Among the main groups of stratifiers identified by the CSDH recommended national health equity surveillance framework is the socioeconomic group of stratifiers. The commission recommends that it includes education, income/wealth and occupational class. The current study implements educational attainment and wealth as its socioeconomic stratifiers . Limited participation of women in the labor market in Egypt rendered occupational class irrelevant in the current study. Educational attainment is classified into four categories: no education, some primary, primary to secondary and completed secondary and higher. Wealth index is a commonly used measure of economic status of the households in which women live. It is based on the first principle component produced in the factor analysis in a set of indicators regarding the physical characteristics and possession of consumer durable goods for the respondent's household. Wealth index has only been reported in the EDHS (2005). For the purpose of the current study, the wealth index for the EDHS 1995 and EDHS 2000 was calculated using the exact same methodology reported by Macro international for the production of the 2005 wealth index.
Maternal health indicators have been classified into five broad categories of variables; namely early marriage and child bearing, fertility, contraceptive use and unmet need, prenatal care, and delivery and postnatal care.
Analysis in the current study is limited to currently married women who have at least one child or are currently pregnant, which accounts for 86%, 86.5%, and 87% of the total sample in the three surveys, respectively (Table 1). For prenatal and postnatal care, the analysis is restricted to the last birth in the five years prior to the survey.
The current paper aims to monitor changes in women's maternal health and their levels of inequalities over a ten-year period (1995-2005). Two main measures have been implemented. The first pertains to measuring the women's maternal health in general at three points in time: 1995, 2000 and 2005. For this purpose, simple descriptive measures (means or proportions) are used.
To monitor the changes in the levels of inequality across educational attainment and wealth index, concentration index is used. The concentration index is one of the commonly used measures of inequality in the field of economics. More recently, it became a fairly standard measurement tool in the health economics literature on equity and inequality in health and health care . It allows the measurement of health inequity while taking in consideration the distribution of the health variable across all categories of the health stratifier.
Formally, the concentration index in case of discrete social categories is defined as follows:
where N is the number of categories of the social grouping under study, h i is the health variable, μ is the mean of the health variable, and ri = is the fractional rank of individual i in the social grouping, with i = 1 for the lowest social grouping and i = N for the highest. For micro level data, a more convenient formula for the concentration index is defined as follows:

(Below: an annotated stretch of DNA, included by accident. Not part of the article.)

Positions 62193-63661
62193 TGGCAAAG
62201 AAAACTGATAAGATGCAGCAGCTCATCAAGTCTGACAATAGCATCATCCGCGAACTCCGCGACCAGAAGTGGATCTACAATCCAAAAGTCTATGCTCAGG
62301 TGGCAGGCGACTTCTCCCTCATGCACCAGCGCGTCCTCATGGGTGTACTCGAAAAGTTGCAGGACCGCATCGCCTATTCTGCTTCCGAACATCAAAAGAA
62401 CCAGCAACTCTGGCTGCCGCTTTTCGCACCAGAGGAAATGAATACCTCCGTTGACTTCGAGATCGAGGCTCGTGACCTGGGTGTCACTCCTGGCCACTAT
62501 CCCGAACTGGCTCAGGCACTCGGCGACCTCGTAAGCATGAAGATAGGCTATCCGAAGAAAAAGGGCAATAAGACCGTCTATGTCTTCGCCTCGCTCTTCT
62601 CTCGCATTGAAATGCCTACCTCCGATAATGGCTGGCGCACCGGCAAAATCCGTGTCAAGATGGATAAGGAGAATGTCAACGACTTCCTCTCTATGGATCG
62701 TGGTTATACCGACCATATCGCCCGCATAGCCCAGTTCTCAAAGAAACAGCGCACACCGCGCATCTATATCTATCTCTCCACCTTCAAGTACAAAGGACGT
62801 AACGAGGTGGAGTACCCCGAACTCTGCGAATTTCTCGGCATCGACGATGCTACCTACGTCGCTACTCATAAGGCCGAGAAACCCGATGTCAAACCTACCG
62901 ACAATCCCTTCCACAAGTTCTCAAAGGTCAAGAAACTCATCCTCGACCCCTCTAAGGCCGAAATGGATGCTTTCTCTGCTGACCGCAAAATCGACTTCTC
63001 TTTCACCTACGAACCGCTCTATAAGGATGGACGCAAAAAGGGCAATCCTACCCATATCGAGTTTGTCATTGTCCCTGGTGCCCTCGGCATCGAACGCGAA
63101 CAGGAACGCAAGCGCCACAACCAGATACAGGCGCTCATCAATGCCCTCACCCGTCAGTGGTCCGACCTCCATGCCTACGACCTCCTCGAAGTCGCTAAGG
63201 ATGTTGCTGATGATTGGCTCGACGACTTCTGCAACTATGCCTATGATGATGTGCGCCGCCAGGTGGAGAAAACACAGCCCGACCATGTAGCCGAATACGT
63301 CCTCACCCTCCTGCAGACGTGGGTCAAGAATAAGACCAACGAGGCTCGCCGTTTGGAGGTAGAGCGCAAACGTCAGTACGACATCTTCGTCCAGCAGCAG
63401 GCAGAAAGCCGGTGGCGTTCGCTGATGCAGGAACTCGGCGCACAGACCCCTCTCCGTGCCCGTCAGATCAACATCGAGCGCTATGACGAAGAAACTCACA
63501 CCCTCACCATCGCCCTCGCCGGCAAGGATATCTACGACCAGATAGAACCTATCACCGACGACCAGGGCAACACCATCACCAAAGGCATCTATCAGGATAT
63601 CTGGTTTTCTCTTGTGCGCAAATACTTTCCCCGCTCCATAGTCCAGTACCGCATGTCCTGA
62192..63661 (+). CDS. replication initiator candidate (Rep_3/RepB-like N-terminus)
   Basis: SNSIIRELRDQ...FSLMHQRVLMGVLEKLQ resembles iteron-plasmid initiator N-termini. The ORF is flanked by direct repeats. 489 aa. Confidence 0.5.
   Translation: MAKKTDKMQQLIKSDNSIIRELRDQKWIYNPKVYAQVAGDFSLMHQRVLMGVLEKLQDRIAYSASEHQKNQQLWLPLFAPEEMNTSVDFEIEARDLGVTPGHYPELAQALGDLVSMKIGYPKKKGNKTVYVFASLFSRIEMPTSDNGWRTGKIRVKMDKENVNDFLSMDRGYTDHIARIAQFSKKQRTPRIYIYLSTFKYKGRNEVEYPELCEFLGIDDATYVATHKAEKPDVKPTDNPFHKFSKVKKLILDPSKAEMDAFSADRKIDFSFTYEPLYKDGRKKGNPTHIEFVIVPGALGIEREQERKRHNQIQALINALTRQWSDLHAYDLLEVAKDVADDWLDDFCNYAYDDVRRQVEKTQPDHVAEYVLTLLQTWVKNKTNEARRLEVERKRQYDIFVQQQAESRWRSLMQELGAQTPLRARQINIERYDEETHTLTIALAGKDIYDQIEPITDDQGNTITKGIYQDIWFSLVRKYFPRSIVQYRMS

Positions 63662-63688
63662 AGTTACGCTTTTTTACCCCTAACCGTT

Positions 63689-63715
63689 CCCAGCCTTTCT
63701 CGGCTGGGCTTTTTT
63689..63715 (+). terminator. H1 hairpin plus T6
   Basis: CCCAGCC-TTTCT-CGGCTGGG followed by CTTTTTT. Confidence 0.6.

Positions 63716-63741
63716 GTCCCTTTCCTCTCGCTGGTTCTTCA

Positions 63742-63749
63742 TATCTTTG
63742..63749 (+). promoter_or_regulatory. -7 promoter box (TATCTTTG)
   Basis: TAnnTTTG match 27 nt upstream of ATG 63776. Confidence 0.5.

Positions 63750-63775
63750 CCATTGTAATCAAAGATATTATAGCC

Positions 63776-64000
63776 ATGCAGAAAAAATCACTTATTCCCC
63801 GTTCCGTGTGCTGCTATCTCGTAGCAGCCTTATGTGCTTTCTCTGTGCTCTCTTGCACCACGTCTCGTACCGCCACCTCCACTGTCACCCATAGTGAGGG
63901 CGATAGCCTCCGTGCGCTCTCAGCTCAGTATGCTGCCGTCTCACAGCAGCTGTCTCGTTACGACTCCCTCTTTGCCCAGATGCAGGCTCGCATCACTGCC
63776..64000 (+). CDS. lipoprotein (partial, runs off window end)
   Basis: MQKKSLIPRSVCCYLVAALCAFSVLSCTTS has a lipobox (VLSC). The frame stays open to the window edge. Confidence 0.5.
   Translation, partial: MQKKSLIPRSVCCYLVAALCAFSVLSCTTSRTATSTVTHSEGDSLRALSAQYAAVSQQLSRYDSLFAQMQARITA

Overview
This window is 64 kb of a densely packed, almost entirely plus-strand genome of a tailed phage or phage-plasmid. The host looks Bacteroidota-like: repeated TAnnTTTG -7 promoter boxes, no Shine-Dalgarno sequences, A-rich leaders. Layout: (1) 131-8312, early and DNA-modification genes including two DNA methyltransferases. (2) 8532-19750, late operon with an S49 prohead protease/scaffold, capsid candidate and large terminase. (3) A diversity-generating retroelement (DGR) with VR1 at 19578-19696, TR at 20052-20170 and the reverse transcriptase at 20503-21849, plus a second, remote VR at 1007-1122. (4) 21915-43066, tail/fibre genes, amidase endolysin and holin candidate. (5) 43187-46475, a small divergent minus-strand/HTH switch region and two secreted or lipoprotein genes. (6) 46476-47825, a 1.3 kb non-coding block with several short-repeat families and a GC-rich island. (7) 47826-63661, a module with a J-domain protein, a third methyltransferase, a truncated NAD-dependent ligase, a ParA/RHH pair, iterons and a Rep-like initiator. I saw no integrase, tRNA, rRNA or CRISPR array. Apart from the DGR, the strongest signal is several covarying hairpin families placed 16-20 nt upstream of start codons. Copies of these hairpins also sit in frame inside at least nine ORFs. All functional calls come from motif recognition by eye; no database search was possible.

where cov is the covariance between the health variable and the fractional rank of the stratifying variable distribution . The concentration index varies between -1 and 1 with zero indicating equality and negative values indicating disproportionate concentration of the health issue among the lowest social stratum compared to the other social strata in the population. In other words, a negative value of the concentration index for "bad" health (ill health) indicates that lower social groupings are more afflicted with this "bad" health. The concentration index usually functions best in the case of a ratio-scale health variable. However, as most of the health variables investigated in the current paper are dichotomous, the boundaries of the concentration index in such a case depend on the mean of the variable . In large samples, it ranges between μ-1 and μ-1, which shrinks the feasible interval for the index. Wagstaff proposed normalizing the concentration index by dividing through by 1 minus the mean to bring back the index boundaries to (-1, 1) .
Early Marriage and Childbearing
A major concern in maternal health is early marriage and early childbearing behavior. Table 2 shows that the median age at marriage, for currently married women with at least one child in Egypt, was 18 years between 1995 and 2000 and increased by one year in 2005 reaching 19 years. Differentials by educational attainment or wealth index are relatively small (CI = 0.05) and show no changes over the ten-year period, with older age of marriage being more prevalent among the educated and the more affluent women.
Another important indicator of early marriage is the proportion of currently married women who were married before 16 years of age. Table 2 also shows that this proportion has declined significantly over the ten-year period from 24% in 1995 to 15% in 2005. This decline reflects a decrease in the prevalence of early marriage among younger cohorts. However, disparities by educational attainment and wealth index reveal that early marriage was still much more prevalent among the least educated and poor women and that the gap between these categories and the better off has increased over the ten years.
It is a common knowledge that teenage pregnancy and childbearing can adversely affect the social wellbeing and health of both young mothers and their babies. Furthermore, children and teenage mothers are often weak and at high risk of illness and death. Table 2 reveals the stability of the median age at first birth over the ten-year period with slight disparities by educational attainment and wealth index (CI = 0.04). Nevertheless, although levels of teenage pregnancy showed significant decline over the ten-year period, from 36% in 1995 to 26% in 2005, disparities by educational attainment and wealth index significantly increased as indicated by the significant increase in the concentration indexes for both stratifiers over the ten-year period and particularly between 2000 and 2005.